“Virtually everything with a digital or electrical heartbeat will soon be connected,” says Brian Jordan of Sun Microsystems, “from mobile phones to automobiles, thermostats to razor blades with RFID tags on them. The resulting network traffic will require highly scalable, reliable network solutions. Fast networks will be a prerequisite to cater for the vast amounts of information that will need to be carried, analysed and turned into valuable services for different communities.”

The key concept is convergence or multi-service networks and the addition of digital voice telephony to the range of data, all of which uses IP (internet protocol) as its common language, so the same physical network can carry everything. “We know that voice has to have priority at all times, because the human ear picks up on any tiny latency and it’s distracting at best,” explains Stefan Callery, 3Com technical manager, “and exactly the same thing applies to videoconferencing. But the answer today is not to reserve bandwidth solely for voice — which would have to be enough for your peak traffic — but to identify and prioritise those packets of voice data all the way through. In essence that means smarter network infrastructure rather than simply greater bandwidth, although both work together. Quality of service is the key concept and it is delivered by giving each application the priority it requires.”

Since a voice call always has top priority, for example, the system will even drop or delay transmission of less essential traffic (eg, email, internet or database search) so that it gets that priority even at moments of congestion. In practice, each application fixes or re-transmits any missing data before any user is even likely to notice.

That simple enough concept is carried out through smart management software at the server or network level and throughout appliances such as switches. In essence, the user organisation sets the priorities to suit its own critical functions and preferences and the network system recognises them according to the application and content (telephony, images, database query, transactions and so on). A huge additional benefit is that these rules can be applied universally, say across branches in a wide area network (WAN), and will apply automatically even if a piece of equipment is moved to a new network location.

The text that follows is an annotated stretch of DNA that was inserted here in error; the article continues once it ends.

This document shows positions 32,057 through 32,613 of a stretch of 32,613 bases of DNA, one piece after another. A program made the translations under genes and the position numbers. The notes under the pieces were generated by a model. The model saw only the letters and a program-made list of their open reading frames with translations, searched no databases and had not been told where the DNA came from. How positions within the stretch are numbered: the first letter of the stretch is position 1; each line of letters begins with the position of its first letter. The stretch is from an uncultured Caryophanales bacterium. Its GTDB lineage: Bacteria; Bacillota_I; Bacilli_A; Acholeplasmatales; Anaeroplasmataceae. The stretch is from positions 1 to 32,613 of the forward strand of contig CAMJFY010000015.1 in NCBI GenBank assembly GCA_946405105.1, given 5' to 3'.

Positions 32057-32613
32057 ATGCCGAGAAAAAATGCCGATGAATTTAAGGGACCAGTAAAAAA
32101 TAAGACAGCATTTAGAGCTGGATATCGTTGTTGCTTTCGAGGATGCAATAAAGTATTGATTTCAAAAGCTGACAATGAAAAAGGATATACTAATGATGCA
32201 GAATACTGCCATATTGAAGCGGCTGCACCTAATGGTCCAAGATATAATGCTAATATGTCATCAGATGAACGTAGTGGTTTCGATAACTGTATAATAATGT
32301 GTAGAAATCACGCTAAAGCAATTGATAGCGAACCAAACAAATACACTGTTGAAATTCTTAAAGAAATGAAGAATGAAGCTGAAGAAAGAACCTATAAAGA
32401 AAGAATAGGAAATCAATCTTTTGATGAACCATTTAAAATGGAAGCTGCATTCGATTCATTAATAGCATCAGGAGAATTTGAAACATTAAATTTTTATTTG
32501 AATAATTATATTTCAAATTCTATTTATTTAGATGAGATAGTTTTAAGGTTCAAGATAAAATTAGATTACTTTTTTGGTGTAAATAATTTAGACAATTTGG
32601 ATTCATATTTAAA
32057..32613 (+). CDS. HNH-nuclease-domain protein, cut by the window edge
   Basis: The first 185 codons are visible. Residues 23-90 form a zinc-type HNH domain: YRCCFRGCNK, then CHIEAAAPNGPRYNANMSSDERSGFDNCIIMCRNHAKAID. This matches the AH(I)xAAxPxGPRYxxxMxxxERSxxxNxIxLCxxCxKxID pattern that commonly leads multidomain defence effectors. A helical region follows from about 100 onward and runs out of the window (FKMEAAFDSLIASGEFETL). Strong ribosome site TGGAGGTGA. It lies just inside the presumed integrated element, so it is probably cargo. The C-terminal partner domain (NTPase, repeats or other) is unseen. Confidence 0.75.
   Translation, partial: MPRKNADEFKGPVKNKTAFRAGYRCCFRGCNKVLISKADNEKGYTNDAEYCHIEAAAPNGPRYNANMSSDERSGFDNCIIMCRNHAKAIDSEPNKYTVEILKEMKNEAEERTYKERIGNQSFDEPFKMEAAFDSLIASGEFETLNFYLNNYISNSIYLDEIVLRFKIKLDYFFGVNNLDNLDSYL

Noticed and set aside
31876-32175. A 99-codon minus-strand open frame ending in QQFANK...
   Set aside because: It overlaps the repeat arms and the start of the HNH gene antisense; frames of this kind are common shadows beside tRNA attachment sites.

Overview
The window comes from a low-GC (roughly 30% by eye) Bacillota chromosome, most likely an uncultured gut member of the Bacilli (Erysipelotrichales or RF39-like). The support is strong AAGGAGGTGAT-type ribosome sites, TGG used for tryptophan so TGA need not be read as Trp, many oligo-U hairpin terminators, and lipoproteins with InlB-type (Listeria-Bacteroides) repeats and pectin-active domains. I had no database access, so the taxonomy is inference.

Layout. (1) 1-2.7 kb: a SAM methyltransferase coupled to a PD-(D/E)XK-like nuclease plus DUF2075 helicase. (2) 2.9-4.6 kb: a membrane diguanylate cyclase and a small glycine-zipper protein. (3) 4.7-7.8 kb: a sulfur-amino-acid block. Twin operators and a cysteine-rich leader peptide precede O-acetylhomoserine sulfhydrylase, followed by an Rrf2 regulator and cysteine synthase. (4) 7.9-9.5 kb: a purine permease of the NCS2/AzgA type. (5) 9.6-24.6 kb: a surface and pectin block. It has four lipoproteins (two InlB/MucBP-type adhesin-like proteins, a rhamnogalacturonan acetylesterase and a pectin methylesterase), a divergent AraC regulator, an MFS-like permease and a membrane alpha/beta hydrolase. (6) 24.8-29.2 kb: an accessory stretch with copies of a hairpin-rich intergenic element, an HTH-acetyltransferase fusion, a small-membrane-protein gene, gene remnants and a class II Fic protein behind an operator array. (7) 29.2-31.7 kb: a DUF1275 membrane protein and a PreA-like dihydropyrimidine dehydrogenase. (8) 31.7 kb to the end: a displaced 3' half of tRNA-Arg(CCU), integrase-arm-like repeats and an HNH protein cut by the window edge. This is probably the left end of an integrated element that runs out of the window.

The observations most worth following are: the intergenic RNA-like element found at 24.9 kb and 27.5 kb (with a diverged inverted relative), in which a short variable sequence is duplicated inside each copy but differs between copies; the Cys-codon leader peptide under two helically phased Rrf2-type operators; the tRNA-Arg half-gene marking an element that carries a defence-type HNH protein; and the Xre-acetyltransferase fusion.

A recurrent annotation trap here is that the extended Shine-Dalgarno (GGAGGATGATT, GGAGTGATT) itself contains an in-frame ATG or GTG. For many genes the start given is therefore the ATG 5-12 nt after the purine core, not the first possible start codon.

The next logical step is that those sets of rules that define an organisation and its business processes are applicable over any network. Brendan McKeefry, senior consultant with Hewlett-Packard Services (HP), points out that it could be over a temporary or virtual network and in any location. The joint HP and Cisco iBuilding project, for example, is based on the concept of ‘the intelligent building’ already configured for high-speed, multi-service networking and internet access.

“In theory, you could just move in with your applications and data — and the networking rules that are all your own,” McKeefry explains. “So networks are no longer all about feeds and speeds — that’s just the mechanics. What matters is more efficient and appropriate delivery of content to where it’s required, which speeds up your business processes. But you can also dynamically change those processes and alter the network rules to match, with minimal if any physical changes, giving tomorrow’s business enormous flexibility regardless of its scale.”

That’s true networking, aiming well beyond the traditional restrictions of physical networks and their architecture.

By Leslie Faughnan